In Class With Professor Cole Swensen, Professor of Literary Arts at Brown University

A primary mission of Frontier is to provide high quality resources and practical help for serious poets—so we’ve been reaching out to poetry professors to help give clarity to this strange journey and stranger craft. This month, we got the chance to hear from Cole SwensenProfessor of Literary Arts at Brown University.

What features do you believe define contemporary poetry today?

Formally, plain speaking and direct address of subject matter seem frequent—we seem to be in a moment when content, rather than form or sound, is foregrounded. The potential of poetry as a social force also seems to be being widely explored—and with some important results. That said, it’s such a difficult question because there is such a wide range of works being written today, and they vary so greatly from country to country, and what a healthy thing that is!

What are the most common pitfalls you see students falling into as beginner writers?

Falling into abstraction—I think of Pound: Go in fear of abstractions. And vagueness. Precision of language is such a beautiful thing, and language and writing are too often not taught in ways that underscore that value, so it can be easy for students to not recognize when, in fact, their writing is not conveying the precision of their thoughts or images.


What is the most common piece of writing advice you find yourself giving your students?

Read. Reading widely—covering huge swatches of time and the entire planet—is the most helpful thing that a poet can do, I think. You see the amazing range of things that people have done, and are still doing, with words. Then try playing with forms and approaches beyond your own time and tradition—if you’re American, try imitating an ancient Indian work; if you’re Indian, trying working off of traditional Inuit poetry—vary your influences and keep adding to them. Always try to work beyond what you already know. And, re the above, try to avoid abstraction and vagueness … as cliché as it is, I find myself often repeating the adage “show, don’t tell”—it remains excellent advice. Cleave to the real world; its astonishing depth and beauty is inexhaustible. And never try for meaning—any meaning you can reach through trying is already old hat; on the other hand, very moving and resonant things can emerge from an appreciative engagement with the concrete world.

What poets are you teaching this semester?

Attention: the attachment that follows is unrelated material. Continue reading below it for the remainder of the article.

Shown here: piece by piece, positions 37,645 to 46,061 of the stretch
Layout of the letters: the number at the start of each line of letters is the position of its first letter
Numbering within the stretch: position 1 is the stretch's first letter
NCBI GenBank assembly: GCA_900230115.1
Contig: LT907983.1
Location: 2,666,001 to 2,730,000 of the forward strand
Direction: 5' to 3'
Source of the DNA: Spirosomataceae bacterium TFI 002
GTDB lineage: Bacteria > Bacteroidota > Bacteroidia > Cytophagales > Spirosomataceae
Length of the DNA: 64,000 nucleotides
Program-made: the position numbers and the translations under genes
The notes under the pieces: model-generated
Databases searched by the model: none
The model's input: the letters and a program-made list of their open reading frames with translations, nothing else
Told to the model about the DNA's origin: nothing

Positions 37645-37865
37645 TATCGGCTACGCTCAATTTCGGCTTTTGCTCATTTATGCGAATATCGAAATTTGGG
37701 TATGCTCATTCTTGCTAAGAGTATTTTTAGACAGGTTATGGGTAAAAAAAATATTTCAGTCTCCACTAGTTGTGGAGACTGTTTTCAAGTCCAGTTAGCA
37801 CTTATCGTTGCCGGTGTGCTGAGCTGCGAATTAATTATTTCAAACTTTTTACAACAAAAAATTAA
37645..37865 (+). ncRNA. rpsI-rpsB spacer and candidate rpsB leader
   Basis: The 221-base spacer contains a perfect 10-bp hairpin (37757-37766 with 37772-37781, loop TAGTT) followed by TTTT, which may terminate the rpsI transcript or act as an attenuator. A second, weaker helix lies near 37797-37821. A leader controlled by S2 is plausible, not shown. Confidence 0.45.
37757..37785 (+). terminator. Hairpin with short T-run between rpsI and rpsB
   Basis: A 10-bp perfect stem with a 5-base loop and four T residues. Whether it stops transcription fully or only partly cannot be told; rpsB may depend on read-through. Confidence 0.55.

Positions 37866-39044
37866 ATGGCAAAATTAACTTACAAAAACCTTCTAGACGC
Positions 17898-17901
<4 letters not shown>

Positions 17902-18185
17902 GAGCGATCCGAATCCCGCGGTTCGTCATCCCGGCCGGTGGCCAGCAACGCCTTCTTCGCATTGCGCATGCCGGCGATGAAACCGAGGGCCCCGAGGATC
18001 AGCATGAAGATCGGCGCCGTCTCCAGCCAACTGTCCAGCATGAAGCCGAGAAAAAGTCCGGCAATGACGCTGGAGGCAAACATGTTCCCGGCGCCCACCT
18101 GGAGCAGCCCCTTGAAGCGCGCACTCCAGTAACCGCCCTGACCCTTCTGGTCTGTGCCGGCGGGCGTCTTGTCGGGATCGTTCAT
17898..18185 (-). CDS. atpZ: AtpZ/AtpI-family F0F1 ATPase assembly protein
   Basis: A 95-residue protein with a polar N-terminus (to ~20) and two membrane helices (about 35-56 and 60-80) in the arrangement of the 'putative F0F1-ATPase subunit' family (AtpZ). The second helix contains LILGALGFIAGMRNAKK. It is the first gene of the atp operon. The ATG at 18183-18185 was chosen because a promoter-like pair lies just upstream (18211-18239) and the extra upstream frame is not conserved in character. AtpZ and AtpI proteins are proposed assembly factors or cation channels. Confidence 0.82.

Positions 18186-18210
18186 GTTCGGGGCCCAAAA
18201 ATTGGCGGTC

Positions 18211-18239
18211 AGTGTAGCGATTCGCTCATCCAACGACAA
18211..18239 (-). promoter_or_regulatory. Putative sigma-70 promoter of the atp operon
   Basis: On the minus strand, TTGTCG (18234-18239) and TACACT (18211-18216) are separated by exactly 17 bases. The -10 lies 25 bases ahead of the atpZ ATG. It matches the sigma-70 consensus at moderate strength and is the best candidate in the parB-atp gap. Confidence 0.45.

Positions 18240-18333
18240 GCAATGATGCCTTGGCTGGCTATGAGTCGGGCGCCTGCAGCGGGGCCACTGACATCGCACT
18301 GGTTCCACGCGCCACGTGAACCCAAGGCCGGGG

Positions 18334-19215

I’m teaching a class in the history of the book, so I’m very excited to be using Amaranth Borsuk’s relatively new book published in the MIT Essential Knowledge series, titled simply The Book—I’ve been teaching this class from time to time for years, and this is exactly the book I’ve been hoping for—it’s a must-read for everyone who loves books. We’ll also be looking at her poetry and multi-media work—marvelous.

My other class is a graduate poetry workshop. I like to base such a class on critical reflections, so I’ll be using the essay collection Poetry and Cultural Studies, ed. Damon & Livingston, but I’ll also be bringing in poetry by a range of writers. I always mix works from all times and places; we’ll read (listed in alphabetical order) Anna Akhmatova, Paul Celan, Emily Dickinson, Gerard Manley Hopkins, and Izumi Shikibu. Among contemporary writers, we’ll read Caroline Bergvall, Biswamit Dwibedy, Aditi Machado, Fred Moton, Laura Mullen, and Arthur Sze.


What’s the best thing about teaching poetry and creative writing?

The students! Getting to talk with people in real depth about their work. Also, having a job that allows you to focus on something you really love—it’s basically simply continuing to study all your life, literally never leaving school.


Cole Swensen is the author of seventeen collections of poetry, most recently On Walking On (Nightboat, 2017), Gave (Omnidawn, 2017), and Landscapes on a Train (Nightboat 2015), and a volume of critical essays. Her poetic collections turn around specific research projects, including ones on public parks, visual art, illuminated manuscripts, and ghosts. Her work has won the National Poetry Series, the Iowa Poetry Prize, the San Francisco State Poetry Center Book Award, and the PEN USA Award in Literary Translation. A former Guggenheim Fellow, she is the co-editor of the Norton anthology American Hybrid and the founding editor of La Presse Poetry ( She teaches at Brown University.


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